Then, that fall, J. Harry systematically dismantled each one of them. It’s not hard to do with the proper philosophical tools. Take God as the Aristotelian prime mover of the universe. God put the whole shebang in motion, otherwise how would things have gotten started? Well, like many similar arguments, this one suffers from the problem of infinite regression. So, if the universe required a prime mover, then who or what moved the prime mover?

When I left J. Harry’s class that afternoon, walking across the great lawn with brick academic buildings on every side, my world had been shaken at a foundational level. Out went the whole Christian project in my life, right then. Later, I would find Camus and his version of existentialism, which still informs me, but then, there was nothing.

downloadSince that day until now my ancientrail has always wound its circuitous path back to the big questions. I’ve explored Christianity, Islam, now Judaism, Taoism, existentialism, various spiritual disciplines like lectio divina, meditation, morning and evening prayers, contemplative prayer, even some modest peaks into Tibetan buddhism occasioned by my friendship with Gyatsho Tshering. Though I am now and have been for a while an idiosyncratic version of Taoist/pagan, I’m finding the Reconstructionist path in Judaism a surprisingly familiar one.

Rabbi Mordecai Kaplan

Rabbi Mordecai Kaplan

Reconstructionist thought, begun by Rabbi Mordecai Kaplan, is radical. Very radical. He asserted that the Torah is not divinely inspired. He went on to say that God as a supernatural intervener makes no sense. He rewrote Jewish rituals and insisted on a reexamination of the whole tradition, reconstructing it where it made sense. I love a key line of his, “The past gets a voice, but not a veto.” Yes. Very Emersonian.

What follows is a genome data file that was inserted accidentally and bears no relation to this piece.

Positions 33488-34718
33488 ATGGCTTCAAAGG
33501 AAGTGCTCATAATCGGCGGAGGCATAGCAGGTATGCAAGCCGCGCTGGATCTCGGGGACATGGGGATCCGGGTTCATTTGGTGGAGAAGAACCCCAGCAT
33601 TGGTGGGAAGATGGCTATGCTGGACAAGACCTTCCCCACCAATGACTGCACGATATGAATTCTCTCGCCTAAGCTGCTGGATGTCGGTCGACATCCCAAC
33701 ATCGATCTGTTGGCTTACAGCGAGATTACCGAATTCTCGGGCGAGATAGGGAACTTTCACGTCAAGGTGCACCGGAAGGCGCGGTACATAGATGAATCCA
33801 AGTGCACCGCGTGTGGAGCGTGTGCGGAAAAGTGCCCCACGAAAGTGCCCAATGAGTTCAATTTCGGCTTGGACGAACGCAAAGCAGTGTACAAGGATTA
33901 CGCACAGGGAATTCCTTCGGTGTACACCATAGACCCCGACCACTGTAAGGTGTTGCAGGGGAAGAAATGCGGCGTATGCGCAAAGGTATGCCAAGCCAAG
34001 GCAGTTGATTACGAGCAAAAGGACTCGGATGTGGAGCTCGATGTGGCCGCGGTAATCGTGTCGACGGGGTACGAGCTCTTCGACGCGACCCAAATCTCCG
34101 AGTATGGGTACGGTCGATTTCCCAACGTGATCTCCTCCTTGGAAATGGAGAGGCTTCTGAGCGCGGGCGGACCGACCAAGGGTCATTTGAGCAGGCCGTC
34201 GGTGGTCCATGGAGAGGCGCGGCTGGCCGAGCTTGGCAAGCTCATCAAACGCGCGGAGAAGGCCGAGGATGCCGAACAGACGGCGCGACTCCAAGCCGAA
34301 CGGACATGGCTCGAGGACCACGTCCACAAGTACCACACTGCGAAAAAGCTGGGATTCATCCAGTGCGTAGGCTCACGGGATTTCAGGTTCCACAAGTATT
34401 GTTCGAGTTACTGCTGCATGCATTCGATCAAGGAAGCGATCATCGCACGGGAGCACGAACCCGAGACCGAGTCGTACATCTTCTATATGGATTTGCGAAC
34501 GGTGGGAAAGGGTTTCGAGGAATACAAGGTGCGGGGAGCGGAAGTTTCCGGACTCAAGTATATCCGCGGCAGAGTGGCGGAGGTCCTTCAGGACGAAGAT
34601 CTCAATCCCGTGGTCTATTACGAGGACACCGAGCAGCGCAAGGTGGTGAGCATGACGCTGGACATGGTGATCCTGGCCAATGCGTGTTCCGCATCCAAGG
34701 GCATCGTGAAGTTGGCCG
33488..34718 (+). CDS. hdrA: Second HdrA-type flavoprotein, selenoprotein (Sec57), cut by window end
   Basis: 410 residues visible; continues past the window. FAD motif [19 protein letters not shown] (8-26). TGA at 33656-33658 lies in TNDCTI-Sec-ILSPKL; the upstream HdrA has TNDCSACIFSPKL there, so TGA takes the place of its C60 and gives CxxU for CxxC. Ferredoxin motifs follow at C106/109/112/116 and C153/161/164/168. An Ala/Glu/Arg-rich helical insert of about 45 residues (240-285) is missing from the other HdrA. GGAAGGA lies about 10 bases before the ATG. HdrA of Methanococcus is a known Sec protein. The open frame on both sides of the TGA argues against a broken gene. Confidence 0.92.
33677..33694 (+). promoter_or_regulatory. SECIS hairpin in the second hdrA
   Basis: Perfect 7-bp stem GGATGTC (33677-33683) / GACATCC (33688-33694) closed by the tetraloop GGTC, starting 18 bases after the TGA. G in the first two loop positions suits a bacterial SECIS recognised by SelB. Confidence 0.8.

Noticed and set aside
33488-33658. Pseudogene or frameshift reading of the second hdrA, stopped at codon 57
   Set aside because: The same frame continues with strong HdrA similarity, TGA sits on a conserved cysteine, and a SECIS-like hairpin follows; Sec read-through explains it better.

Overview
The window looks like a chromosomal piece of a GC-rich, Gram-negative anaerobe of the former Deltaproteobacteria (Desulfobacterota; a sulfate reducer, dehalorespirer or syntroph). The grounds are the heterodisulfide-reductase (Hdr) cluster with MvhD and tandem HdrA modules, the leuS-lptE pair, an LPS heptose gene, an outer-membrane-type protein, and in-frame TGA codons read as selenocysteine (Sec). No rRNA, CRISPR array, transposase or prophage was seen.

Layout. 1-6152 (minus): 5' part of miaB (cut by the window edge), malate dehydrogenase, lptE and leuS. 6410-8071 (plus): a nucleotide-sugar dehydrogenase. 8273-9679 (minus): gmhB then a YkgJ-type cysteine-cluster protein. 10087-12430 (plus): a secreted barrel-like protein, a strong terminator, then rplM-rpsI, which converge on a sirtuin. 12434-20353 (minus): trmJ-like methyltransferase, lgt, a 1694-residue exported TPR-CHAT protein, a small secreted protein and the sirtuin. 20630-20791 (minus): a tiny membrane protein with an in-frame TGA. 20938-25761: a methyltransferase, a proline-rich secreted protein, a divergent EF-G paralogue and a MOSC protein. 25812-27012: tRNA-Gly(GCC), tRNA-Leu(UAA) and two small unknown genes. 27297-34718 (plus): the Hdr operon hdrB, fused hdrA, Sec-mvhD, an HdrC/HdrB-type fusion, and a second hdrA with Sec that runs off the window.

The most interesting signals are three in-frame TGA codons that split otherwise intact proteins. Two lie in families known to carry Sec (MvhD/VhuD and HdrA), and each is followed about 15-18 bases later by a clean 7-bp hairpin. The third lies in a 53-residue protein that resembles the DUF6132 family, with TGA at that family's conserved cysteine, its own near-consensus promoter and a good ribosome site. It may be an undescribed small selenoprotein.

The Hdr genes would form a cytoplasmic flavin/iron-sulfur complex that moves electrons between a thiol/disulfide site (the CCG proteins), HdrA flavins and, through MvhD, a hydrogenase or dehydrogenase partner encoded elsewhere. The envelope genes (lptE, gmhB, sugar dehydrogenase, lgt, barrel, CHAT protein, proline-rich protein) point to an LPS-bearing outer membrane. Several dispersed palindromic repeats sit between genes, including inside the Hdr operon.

Maybe my reimagining faith project is not so far out as I have sometimes thought. Perhaps it’s the work I’ve been in training for most of my adult life. What if I knuckled down and got at it with a reconstructionist bent in mind? Might be interesting.

 

Fire and Ice

Spring                                                                        Anniversary Moon

Some say the world will end in fire,
Some say in ice.
From what I’ve tasted of desire
I hold with those who favor fire.
But if it had to perish twice,
I think I know enough of hate
To say that for destruction ice
Is also great
And would suffice.   Robert Frost

tree yin yangPeople out here call it Colorado weather. I call it mountain weather. The shifts are often extreme, from snow and ice to balmy, springlike. But today. Well, today will be a transition like none I’ve seen since I got here. We have a red flag warning in effect from noon today until 6 pm. That means low humidity, high winds, warm temps and plenty of dried out fuel. At 6 pm though we switch to a winter storm watch. The prediction is for up to a foot of snow tomorrow, more over the next week. If we can avoid fire through this afternoon, we should be fine for a while.

My Holy Scripture

Imbolc                                                                     Anniversary Moon

The World Is Too Much With Us

The world is too much with us; late and soon,

Getting and spending, we lay waste our powers;—

Little we see in Nature that is ours;

We have given our hearts away, a sordid boon!

This Sea that bares her bosom to the moon;

The winds that will be howling at all hours,

And are up-gathered now like sleeping flowers;

For this, for everything, we are out of tune;

It moves us not. Great God! I’d rather be

A Pagan suckled in a creed outworn;

So might I, standing on this pleasant lea,

Have glimpses that would make me less forlorn;

Have sight of Proteus rising from the sea;

Or hear old Triton blow his wreathèd horn.

September 2018